© André Costa, “Sofia applying for a job”, 2016.

This is a very brief post, to mark the date, not that I like to celebrate institutionalized dates (they tend to serve material aims, more than spiritual ones), but the 8th of March is to be remembered. Do we need to go around celebrating women and bringing them roses? Gosh, no! But it’s important to reflect upon the fact that more than a century has passed since this day was first celebrated, and we’re still living in a world of inequality and prejudice. On higher or lower degrees, we experience it daily. I struggle to be authentic, not to fall on the necessities of the everydayness. Such a struggle is accentuated by me being a woman, whether in the role of teacher, of photographer, of image-maker, of citizen, of girlfriend, of daughter, sister and friend. One of the mundane things that happens quite often (and not once did it differ) is that if I go to a bar or coffee shop with a male friend and we ask for a beer and a juice, the juice is always served to me. It’s irrelevant, I know, but it happens regularly and it’s the mark of our patriarchal culture. Women keep being marginalized, oppressed, underestimated and treated with violence and disrespect. As a PhD student I feel it as well. Academies tend to promote a sort of life that (they think) is not compatible with multi-tasking, so they promote the male way of thinking, the male mind, for (supposedly) women have less time to dedicate to research. As a women who doesn’t like to dress up, wear make-up or high heels, all my life I’ve been told “Why don’t you wear something nicer?”, etc, etc. While on work, things get worst: not only am I neglected for being a woman, I’m also neglected for being a woman “that looks young”. Is seriousness and maturity a sign of respectability that comes with a suite, high heels and red lipstick? While applying for a job, today, I had to take a photograph to send with the application form. This is the “what were you expecting?” form…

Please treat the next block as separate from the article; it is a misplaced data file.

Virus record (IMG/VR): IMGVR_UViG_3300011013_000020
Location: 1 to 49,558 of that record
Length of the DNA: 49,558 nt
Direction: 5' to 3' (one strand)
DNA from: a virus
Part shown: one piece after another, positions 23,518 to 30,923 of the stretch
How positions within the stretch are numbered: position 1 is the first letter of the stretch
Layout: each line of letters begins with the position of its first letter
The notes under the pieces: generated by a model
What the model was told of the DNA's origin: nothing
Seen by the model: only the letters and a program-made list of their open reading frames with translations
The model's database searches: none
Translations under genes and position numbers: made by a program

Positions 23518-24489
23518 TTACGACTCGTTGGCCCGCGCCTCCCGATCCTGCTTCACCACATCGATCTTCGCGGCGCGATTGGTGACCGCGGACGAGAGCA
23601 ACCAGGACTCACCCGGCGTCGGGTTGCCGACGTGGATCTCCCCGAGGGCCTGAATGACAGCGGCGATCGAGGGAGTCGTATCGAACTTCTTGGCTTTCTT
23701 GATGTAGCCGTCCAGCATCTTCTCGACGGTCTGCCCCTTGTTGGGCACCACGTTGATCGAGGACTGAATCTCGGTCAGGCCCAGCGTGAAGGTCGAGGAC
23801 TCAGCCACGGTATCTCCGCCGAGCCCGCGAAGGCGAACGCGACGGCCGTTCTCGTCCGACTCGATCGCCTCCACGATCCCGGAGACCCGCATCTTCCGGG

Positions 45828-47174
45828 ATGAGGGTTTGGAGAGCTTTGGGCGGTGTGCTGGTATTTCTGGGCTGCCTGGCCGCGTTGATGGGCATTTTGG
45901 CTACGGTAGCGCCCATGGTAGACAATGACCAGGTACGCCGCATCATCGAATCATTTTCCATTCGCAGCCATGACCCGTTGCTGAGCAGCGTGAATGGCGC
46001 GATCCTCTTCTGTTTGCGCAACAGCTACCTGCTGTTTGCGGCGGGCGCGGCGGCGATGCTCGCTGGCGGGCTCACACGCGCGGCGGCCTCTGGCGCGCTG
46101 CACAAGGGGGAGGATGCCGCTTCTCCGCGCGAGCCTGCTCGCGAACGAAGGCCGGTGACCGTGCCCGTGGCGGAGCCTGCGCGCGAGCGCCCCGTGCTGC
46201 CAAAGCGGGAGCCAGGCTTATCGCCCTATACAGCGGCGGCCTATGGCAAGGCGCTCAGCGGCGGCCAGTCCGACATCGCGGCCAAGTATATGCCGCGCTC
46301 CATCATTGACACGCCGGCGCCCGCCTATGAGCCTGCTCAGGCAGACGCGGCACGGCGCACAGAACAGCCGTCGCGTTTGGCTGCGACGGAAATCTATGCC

Não te esqueças de viver! Com Maria Filomena Molder

3 replies on “Let them be

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